Why study Anthropology at Washburn?

Are you curious about cultures, people, history, and how people engage with the world around them? Consider anthropology.

While an anthropology degree can open the door to many careers that require a bachelor’s degree, it’s also a path to a remarkably varied field that can provide work in a variety of settings – from outside dealing with artifacts to in community rooms working to uncover the best path forward on a tricky issue.

At Washburn, you’ll learn with experts in the field who provide opportunities to build your own skills through research, practice and specialized training.

Career Forecast Growing OutlookAverage Salary $51,850on campus
A skull rests on the table as a student takes notes in class

What is Anthropology?

Anthropologists try to answer the fundamental question “What makes us human?” through a global and holistic approach. American anthropology includes four subfields:

  • Archaeology - the study of human past
  • Biological Anthropology - the study of human evolution and variation
  • Cultural Anthropology - the study of human cultures
  • Linguistic Anthropology - the study of human languages

Washburn's Forensic Anthropology concentration applies the anthropological subfields of biological, archaeology and cultural anthropology in a medico-legal context.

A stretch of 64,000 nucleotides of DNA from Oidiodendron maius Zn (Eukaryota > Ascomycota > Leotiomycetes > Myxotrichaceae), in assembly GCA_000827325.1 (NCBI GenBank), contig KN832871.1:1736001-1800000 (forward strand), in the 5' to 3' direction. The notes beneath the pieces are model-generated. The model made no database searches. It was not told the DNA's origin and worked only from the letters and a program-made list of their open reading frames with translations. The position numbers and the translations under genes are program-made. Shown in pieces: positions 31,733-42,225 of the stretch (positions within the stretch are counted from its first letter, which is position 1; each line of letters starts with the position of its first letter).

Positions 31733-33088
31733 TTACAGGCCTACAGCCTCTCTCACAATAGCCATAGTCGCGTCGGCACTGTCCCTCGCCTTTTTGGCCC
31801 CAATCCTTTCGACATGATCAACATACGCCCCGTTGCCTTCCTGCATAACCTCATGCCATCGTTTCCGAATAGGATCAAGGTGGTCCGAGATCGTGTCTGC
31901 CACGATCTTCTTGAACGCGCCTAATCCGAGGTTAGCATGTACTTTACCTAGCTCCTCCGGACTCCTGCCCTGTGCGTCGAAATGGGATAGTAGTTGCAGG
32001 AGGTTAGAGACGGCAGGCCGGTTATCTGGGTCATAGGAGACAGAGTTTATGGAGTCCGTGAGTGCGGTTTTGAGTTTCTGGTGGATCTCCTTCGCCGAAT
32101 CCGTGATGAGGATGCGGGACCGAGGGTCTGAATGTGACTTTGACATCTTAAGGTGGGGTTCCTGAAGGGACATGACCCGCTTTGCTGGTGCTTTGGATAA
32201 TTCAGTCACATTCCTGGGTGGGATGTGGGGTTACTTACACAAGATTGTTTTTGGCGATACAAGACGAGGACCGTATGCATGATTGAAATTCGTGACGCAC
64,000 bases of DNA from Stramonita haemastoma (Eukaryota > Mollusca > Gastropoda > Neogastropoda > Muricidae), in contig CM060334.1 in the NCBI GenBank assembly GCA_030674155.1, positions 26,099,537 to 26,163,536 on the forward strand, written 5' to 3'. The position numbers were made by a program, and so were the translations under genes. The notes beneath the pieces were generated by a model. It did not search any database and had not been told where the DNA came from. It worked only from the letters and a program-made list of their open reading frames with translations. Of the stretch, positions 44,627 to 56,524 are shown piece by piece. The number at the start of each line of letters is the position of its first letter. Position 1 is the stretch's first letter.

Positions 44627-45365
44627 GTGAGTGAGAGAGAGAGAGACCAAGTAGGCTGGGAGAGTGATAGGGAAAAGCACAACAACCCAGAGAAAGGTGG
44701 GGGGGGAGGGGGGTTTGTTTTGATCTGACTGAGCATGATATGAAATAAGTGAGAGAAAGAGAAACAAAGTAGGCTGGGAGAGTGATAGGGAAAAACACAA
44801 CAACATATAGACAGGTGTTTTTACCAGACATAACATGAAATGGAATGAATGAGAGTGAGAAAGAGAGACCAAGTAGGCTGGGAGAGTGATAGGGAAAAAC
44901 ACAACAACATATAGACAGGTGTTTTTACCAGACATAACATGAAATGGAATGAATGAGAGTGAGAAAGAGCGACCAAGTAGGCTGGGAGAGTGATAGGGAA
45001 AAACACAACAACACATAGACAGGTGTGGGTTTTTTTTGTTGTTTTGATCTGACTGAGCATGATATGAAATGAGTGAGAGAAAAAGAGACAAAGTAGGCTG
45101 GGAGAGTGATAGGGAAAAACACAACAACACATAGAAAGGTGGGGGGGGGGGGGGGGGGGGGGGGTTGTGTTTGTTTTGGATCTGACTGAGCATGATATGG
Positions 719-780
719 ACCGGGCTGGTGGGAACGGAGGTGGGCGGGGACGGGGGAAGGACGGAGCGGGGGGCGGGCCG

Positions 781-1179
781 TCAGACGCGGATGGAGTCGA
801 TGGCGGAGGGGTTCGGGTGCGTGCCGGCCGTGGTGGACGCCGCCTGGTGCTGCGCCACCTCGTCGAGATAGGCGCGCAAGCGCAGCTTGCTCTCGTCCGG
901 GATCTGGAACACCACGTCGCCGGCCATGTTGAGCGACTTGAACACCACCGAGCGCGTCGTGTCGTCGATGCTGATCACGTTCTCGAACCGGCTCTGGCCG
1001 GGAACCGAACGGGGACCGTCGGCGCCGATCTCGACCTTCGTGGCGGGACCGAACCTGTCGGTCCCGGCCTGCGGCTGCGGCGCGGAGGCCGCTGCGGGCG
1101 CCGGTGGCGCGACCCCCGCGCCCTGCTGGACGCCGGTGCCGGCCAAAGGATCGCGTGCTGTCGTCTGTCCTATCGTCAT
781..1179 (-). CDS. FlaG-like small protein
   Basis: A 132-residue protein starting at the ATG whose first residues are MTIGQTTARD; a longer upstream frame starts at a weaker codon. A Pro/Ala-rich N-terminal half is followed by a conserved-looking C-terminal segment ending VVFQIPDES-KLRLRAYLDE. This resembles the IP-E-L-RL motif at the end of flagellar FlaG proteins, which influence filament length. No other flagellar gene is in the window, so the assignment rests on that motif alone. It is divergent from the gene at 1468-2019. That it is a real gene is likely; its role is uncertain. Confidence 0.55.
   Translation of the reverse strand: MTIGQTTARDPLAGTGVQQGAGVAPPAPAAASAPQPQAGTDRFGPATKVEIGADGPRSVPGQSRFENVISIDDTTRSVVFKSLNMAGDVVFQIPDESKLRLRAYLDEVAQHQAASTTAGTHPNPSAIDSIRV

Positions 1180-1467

Anthropology students discuss their work during a poster presentation.

What sets Anthropology at Washburn apart?

  • Archaeological field school and community-engaged coursework bring careers in anthropology to life, whether you want to work with non-profits, business or government agencies.
  • You’ll have the opportunity to complete original research with faculty mentors and to present your research at international, national or regional conferences.
  • Scholarships are available for returning students.
  • Find your people on campus with the Sociology/Anthropology Club.

Meet alumna Sabrina Jones

“I do all the artifact processing (washing, identification/analysis, curation prep, data entry, etc.) for all phase I-III archaeological surveys conducted by the company for Section 106 (of the National Historic Preservation Act) and other compliance related requirements. We do a ton of work with the NPS (National Park Service) and the Department of Defense, as well as lots of smaller entities across the country. I literally use what I learned at Washburn every single day in my job!”

- Sabrina Jones, ba anthropology, research analyst/lab technician at a Kansas City engineering firm

Set for Success

CAREER FORECAST: growing outlook

Qualities for success


Interested in diversity and cultures


Open to new experiences and cultures

Student/faculty ratio


Specialized experiences

Kansas State Historical Society partnership

Archeological Field School

Cultural Anthropology is happening now – real-world opportunities

Study Abroad experiences led by faculty


GET IN TOUCH WITH Sociology & Anthropology department

Sociology & Anthropology department
Henderson Learning Resource Center, Room 218
1700 SW College Ave.
Topeka, KS 66621

Phone: 785.670.1608
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